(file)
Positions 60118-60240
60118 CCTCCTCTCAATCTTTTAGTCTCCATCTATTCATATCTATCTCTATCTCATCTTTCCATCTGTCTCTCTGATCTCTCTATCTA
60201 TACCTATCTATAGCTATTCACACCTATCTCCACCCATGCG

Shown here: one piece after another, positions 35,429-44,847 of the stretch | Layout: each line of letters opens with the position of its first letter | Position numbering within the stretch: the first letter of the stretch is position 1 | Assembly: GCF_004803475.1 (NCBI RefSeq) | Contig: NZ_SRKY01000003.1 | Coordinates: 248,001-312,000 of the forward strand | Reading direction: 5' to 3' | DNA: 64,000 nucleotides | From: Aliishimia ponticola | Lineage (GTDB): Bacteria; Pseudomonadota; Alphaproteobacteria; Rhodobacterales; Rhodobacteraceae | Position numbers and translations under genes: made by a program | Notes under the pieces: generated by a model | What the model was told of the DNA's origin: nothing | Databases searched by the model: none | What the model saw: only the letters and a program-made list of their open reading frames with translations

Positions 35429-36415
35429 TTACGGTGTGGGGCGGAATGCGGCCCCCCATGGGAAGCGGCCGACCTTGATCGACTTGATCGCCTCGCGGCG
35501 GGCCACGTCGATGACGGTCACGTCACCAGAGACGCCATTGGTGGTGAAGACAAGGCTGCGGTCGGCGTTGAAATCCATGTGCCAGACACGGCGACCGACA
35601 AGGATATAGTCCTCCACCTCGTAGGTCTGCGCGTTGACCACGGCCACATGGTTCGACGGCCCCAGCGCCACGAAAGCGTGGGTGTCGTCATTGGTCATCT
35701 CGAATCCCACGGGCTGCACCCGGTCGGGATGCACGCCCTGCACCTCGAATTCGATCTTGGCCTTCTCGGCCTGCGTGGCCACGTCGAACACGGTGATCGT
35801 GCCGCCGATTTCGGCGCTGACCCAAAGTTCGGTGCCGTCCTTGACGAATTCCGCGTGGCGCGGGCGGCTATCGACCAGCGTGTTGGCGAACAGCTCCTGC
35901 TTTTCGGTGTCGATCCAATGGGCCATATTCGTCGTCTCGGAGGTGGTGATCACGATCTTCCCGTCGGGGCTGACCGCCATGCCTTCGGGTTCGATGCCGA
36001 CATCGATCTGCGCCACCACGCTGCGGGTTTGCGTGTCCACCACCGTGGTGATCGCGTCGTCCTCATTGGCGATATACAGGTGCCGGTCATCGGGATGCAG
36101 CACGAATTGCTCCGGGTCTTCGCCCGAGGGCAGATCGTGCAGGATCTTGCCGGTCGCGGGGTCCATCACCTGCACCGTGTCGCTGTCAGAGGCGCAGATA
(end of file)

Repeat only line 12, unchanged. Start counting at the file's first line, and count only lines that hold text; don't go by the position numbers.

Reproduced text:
36001 CATCGATCTGCGCCACCACGCTGCGGGTTTGCGTGTCCACCACCGTGGTGATCGCGTCGTCCTCATTGGCGATATACAGGTGCCGGTCATCGGGATGCAG